All my life I have known about D-Day and the beaches of Normandy. While I didn’t have any relatives (that I know of) actually involved in this effort, my father, uncles, grandfather were all in the Navy and so my military history was something that was part of growing up. While my relatives were all in the Pacific, Normandy and its beaches were certainly part of all history of World War II.
For our visit to the area, we stayed in Bayeux where, I came to learn was the FIRST village or town the Allied Forces liberated! Little did I know when I made the reservation at the hotel.
One of the first memorials I saw was a plaque mounted across the street from the Cathedral which states, in English, “To the glory of God and in the Memory of all Ranks of the 50th Northhumbrian Division who laid down their lives for justice freedom and the liberation of France in the assault on the Beaches…” I was to find more of these kinds of plagues as we toured around the area.
Now more than 70 years after D-Day, the Normandy coast is peaceful with lovely seaside towns and picturesque beaches. Many of the towns have names of the form something-sur-mer; sur-mer is French for “on the sea”. Behind the coast is an old-fashioned farming landscape of grain fields, cattle and pastures, hedges and farmhouses. However, the memories of war and D-Day are engrained in the landscape.
Along the 80-km (50-mile) D-Day invasion coast there are the remains of German gun emplacements and bunkers, while war memorials and monuments mark where the allied forces landed. Inland, there are monuments in almost every village and at every bend in the road,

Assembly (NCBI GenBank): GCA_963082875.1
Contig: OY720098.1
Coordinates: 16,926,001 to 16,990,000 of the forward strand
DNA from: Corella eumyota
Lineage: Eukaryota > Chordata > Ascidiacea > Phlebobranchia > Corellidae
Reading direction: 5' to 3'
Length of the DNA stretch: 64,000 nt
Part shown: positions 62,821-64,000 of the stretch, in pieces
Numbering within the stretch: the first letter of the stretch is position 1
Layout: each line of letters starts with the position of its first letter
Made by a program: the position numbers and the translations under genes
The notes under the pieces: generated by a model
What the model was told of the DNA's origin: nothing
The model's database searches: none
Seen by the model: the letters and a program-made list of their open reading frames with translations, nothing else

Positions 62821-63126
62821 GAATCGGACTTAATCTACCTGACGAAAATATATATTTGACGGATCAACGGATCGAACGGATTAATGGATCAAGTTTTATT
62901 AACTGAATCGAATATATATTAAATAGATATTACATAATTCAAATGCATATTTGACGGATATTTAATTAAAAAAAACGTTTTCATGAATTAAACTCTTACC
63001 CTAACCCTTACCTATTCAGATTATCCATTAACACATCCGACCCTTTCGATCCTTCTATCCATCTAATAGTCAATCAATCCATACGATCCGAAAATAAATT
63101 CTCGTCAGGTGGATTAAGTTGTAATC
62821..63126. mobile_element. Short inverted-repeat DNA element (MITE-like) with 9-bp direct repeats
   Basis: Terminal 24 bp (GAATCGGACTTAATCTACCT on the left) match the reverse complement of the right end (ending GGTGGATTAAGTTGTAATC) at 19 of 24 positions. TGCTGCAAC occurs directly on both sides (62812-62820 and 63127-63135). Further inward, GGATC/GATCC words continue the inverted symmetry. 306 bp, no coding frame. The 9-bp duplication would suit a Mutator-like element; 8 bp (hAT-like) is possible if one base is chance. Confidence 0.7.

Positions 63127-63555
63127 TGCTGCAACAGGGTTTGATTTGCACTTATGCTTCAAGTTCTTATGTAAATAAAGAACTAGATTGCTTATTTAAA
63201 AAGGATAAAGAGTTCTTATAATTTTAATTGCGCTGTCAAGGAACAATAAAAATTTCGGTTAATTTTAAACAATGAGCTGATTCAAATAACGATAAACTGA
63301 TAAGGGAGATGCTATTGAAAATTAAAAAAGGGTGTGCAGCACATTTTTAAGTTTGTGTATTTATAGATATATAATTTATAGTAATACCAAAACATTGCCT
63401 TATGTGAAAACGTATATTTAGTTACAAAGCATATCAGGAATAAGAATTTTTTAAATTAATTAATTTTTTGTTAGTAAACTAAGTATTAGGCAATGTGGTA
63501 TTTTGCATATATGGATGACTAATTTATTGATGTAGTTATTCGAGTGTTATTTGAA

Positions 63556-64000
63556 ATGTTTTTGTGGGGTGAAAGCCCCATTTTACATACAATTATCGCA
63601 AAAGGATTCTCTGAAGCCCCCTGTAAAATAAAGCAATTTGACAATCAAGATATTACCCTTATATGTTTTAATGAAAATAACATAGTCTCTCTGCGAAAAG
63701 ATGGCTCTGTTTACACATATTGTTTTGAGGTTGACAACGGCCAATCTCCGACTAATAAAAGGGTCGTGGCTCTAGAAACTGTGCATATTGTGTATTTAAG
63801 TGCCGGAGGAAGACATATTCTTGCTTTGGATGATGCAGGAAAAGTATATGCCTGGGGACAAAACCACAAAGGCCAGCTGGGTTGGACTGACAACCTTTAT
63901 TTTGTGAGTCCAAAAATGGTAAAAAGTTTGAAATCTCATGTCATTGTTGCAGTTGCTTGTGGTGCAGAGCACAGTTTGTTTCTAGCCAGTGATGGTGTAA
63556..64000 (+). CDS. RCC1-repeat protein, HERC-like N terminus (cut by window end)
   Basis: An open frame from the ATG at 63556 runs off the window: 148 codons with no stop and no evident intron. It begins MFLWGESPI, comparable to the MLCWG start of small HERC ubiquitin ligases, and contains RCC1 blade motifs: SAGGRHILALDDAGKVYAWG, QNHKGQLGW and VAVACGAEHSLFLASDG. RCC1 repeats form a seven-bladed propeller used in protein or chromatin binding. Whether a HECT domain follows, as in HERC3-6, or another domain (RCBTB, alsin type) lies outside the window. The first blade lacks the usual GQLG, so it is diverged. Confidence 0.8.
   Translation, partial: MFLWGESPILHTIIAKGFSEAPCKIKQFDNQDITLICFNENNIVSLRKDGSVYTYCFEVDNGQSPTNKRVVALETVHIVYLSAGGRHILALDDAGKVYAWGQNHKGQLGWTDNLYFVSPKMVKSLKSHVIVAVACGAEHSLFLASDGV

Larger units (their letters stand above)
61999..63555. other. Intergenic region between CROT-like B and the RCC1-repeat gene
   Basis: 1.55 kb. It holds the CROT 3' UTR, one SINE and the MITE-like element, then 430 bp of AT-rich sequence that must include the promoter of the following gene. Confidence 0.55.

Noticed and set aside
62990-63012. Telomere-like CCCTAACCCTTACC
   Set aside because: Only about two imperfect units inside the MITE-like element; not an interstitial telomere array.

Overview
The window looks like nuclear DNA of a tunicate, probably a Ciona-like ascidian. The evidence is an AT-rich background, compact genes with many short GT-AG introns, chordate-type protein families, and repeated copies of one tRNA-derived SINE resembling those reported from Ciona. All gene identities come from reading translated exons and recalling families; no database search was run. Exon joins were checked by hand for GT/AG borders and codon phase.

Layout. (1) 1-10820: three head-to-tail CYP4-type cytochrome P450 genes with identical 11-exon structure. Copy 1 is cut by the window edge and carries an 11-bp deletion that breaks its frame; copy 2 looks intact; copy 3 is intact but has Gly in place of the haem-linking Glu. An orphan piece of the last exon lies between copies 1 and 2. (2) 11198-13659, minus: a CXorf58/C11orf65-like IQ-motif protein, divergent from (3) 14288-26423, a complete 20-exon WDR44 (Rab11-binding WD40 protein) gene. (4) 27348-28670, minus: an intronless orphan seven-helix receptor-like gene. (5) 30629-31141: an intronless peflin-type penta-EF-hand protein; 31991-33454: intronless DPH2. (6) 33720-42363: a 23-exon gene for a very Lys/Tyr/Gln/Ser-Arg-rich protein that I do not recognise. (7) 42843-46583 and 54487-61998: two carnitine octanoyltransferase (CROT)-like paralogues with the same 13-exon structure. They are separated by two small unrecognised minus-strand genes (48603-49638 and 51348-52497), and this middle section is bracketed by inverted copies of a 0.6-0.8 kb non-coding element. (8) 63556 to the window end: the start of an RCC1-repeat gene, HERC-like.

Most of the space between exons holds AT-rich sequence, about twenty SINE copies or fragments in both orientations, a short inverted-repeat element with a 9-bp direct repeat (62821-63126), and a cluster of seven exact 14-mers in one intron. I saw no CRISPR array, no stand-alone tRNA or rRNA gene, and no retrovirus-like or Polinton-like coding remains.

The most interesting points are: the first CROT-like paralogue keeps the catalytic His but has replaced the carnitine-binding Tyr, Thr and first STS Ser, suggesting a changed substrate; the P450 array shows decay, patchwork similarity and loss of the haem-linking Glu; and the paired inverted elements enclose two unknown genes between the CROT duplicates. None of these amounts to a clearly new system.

for there is barely a square acre that wasn’t fought over. Along the coast and inland there are numerous D-Day related museums. Only by visiting do you get a proper idea of the vastness of the enterprise.
We started at the west end and visited Utah followed by Omaha both of which were American force Beach assault areas. From there we visited the American Cemetery and then a bit of Arromanches.
At the American Cemetery there are various sections – I looked at a number of crosses – solders from Texas, California, New York, Oklahoma, Illinois – from all over the country. All with dates of death within a few weeks of June 6th 1944.
Arromanches still has a portion of the pier created by sinking several ships bow to stern. Once these were sunk, the upper decks were destroyed allowing a platform for a pier to be created and thus other ships could tie up next to this “pier” and off load equipment, men and supplies
You cannot leave these areas without feeling a profound sense of loss – over 450,000 Allied and German troops were killed, wounded or went missing during the Battle of Normandy. While the battle started on the Beaches, it quickly moved to hedgerows, towns, villages, farmhouses and every yard gained was painful. A staggering number in such a short period of time. Along the roadside, you see these ‘can’ shaped monuments that mark the progress of liberation from the ground zero spot at the Beach.
So, we visited the area, saw the sights and left. However, you cannot visit, see the area and not be struck with how vast the landing force was and how much coordinated planning was required to get all the ships, men, equipment staged and moved across the English Channel.
The rolling green hills of Normandy, dotted with cattle and quilted with corn and wheat, cover peaceably the ruins, graves, and body littered fields with bombs falling around the roar of heavy artillery. Caen was rubble, as Germans made their last stand on the western front, and only constant bombardment above and around finally sent them out of the area. After an area was liberated, German soldiers of war (POW’s) were tasked with cleanup directed by American Corps of Engineers.
Small farms are still a viable way of life in the Normandy countryside, perhaps as a form of healing.